Monday, July 07, 2008

Free Parking at hospitals ... Scotland next

When will an English politician take up the cause? Sign the petition here ...

Call to scrap NHS parking fees

Labour has called for all hospital car parking to be free

Car parking charges at Scottish hospitals would be scrapped under plans unveiled by Scottish Labour.
The Glasgow Springburn MSP Paul Martin has launched a members bill on the issue at Holyrood.
He wants it made illegal for health boards to levy fees on patients, visitors or staff.

The Scottish Government recently introduced a £3 cap on charges at most hospitals.
Mr Martin has been an outspoken critic of the introduction of fees at Stobhill Hospital in Glasgow.
He said: "If commercial sites like Braehead and the Fort can provide free car parking, is it not a sad reflection that people are being cared for in hospital and their families have to pay to park?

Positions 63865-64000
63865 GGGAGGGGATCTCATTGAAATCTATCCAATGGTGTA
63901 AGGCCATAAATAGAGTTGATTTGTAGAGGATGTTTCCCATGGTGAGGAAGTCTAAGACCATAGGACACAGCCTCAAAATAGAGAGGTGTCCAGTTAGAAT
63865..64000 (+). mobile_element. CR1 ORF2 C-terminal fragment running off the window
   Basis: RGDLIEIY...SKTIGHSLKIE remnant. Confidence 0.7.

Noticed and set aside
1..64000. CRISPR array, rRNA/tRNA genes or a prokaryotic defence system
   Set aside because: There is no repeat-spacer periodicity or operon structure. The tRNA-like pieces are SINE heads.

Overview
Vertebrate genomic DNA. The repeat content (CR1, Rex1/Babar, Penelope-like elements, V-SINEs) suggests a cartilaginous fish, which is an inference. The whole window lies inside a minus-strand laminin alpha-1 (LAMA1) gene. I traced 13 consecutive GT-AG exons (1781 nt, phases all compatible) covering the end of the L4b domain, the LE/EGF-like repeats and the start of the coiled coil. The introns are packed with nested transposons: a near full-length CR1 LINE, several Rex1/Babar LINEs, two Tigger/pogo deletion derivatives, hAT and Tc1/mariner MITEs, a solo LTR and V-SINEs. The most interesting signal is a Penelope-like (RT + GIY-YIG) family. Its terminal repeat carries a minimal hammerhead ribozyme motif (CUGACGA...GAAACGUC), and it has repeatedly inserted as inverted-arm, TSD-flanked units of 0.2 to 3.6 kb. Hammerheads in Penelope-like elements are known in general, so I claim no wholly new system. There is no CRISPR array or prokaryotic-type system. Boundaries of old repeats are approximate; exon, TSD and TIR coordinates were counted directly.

"It is an extra hassle that patients and their families do not need at what is already a stressful enough time."

Even £3 a day is a significant amount if you are low-paid or have to visit a hospital regularly
David Watson Unison
Labour said the bill would apply to hospitals built under the Private Finance Initiative (PFI) which are not included in the three pound cap on charges.
The public sector union Unison said it backed the proposal.

Scottish organiser David Watson said: "There is an obvious need to cut the car parking charges that have become a tax on the sick in too many hospitals in Scotland.
"Even £3-a-day is a significant amount if you are low-paid or have to visit a hospital regularly."

A Scottish Government spokesman said car parking was currently free at most hospitals and should remain so.
"Nicola Sturgeon has made clear in revised guidance that a maximum charge of £3 for parking should be used as a last resort where car parks are congested," he added.

Health boards have been asked to review their policies and report to the Government on how they comply with the revised guidance.
He said that would include information on hospitals operated under PFI contracts, and that further action may be taken.

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